This year autumn is slow in coming. Often by the end of September, the hills are as colourful as the big box of Crayola crayons I always begged (unsuccessfully) my mother to buy, with trees standing in ranges of red, orange and pink, gold and chartreuse, and occasional patches of dark wintery green.
Not this year. Temperatures have remained high and leaves seem reluctant to lose their grip on summer. In the woods and fields around Glen Villa, though, wildflowers appropriate to the season are blooming their hearts out.
Asters predominate. Most are purple, some are white — and often they grow one beside another.
A close-up view shows that the centres of the purple asters are either bright yellow or deep rusty red. I learned the reason only recently — the colour changes once the flower has been pollinated.
Colour changes in the woods are often more subtle than the obvious difference between the yellow and rusty red centres, but even subtle changes signal unmistakably that autumn is on its way.
There’s nothing subtle about autumn berries — their cheery red faces pop out among the leaf litter.
In the garden proper, the approaching season is marked by colour changes in the Miscanthus sinensis ‘Malepartus’ that grows beside the Skating Pond. Its tall pink-tinged flower plumes are gradually turning silver as nights get cooler, moving through shades of red, orange and bronze along the way.
Also at the Skating Pond, the Calamagrostis ‘Karl Foerster’ that started as a soft feathery green is now the colour of wheat. It stands straight and tall, and will remain that way throughout the winter.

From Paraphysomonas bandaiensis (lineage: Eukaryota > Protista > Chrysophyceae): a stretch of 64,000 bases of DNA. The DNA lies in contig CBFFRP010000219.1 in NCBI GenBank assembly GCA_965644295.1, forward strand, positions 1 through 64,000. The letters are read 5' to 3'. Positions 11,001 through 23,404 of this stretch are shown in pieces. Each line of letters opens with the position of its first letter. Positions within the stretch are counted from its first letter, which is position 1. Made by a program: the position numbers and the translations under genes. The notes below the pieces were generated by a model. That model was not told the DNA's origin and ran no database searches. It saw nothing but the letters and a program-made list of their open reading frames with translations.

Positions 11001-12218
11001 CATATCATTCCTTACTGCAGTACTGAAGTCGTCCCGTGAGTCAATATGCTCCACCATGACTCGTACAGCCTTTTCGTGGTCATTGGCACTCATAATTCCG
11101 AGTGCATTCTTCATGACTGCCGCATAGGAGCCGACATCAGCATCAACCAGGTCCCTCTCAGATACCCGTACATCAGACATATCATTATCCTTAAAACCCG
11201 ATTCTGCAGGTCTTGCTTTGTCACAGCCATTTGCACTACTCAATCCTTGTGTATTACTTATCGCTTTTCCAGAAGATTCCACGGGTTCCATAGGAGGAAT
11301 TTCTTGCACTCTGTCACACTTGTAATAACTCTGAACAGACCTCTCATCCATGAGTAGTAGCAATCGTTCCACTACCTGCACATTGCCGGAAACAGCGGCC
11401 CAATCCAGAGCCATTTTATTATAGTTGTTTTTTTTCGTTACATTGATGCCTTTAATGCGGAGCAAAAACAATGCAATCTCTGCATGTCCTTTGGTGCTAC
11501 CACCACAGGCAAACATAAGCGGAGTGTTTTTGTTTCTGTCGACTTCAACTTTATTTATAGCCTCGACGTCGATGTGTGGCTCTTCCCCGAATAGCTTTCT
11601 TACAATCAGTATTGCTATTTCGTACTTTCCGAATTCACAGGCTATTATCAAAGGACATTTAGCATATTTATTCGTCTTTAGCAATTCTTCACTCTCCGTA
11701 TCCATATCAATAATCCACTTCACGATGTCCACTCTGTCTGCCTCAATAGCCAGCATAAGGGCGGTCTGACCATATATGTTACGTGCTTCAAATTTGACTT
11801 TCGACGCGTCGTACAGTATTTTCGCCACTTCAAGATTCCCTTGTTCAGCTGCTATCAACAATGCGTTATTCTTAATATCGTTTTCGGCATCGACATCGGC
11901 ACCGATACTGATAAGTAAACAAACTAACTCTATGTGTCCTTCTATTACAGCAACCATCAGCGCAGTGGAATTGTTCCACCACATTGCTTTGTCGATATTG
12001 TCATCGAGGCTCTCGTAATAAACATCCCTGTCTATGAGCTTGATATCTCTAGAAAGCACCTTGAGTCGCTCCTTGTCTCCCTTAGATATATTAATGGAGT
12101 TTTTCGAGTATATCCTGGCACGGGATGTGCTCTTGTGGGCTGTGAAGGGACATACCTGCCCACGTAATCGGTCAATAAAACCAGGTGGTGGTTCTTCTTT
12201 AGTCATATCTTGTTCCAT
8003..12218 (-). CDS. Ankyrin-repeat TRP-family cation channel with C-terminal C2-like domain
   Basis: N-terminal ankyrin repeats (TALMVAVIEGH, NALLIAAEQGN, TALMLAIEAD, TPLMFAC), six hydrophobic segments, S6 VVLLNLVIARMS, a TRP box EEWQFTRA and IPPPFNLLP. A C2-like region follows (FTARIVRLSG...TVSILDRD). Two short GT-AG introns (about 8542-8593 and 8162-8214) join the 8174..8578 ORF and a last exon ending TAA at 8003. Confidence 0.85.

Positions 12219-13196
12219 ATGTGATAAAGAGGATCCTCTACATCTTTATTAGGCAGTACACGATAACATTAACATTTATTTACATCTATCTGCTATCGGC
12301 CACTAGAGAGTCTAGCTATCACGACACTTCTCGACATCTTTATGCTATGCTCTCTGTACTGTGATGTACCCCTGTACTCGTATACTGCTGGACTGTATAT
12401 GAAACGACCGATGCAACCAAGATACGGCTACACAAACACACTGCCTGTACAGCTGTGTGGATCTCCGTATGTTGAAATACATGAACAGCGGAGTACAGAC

Nearer the house, a dwarf horse chestnut tree is showing splotches of orange and peach. This tree is one of the first to colour up in the fall, and usually the very first to lose its leaves. In a normal year the branches are almost bare by the end of September but this year, all the leaves remain.
These colour changes tell a clear story — even if autumn arrives a little later this year than usual, it will soon be here. That means that I will soon witness one of my favourite transformations, as the linden tree at the end of the Big Meadow moves from fresh green to buttery yellow. The first sign of what is to come appeared this week — a single pat of butter on the still vivid green.
Gradually, the green loses its clarity, becoming more and more autumnal.
Eventually the mix of colours disappears and the leaves become a single tone, a burst of sunshine that lights up my heart.
Finally, of course, the tree becomes a skeleton of itself. But that skeleton holds its own appeal and its own promise, of another year to come.
Do you have a favourite sign of autumn? What is it?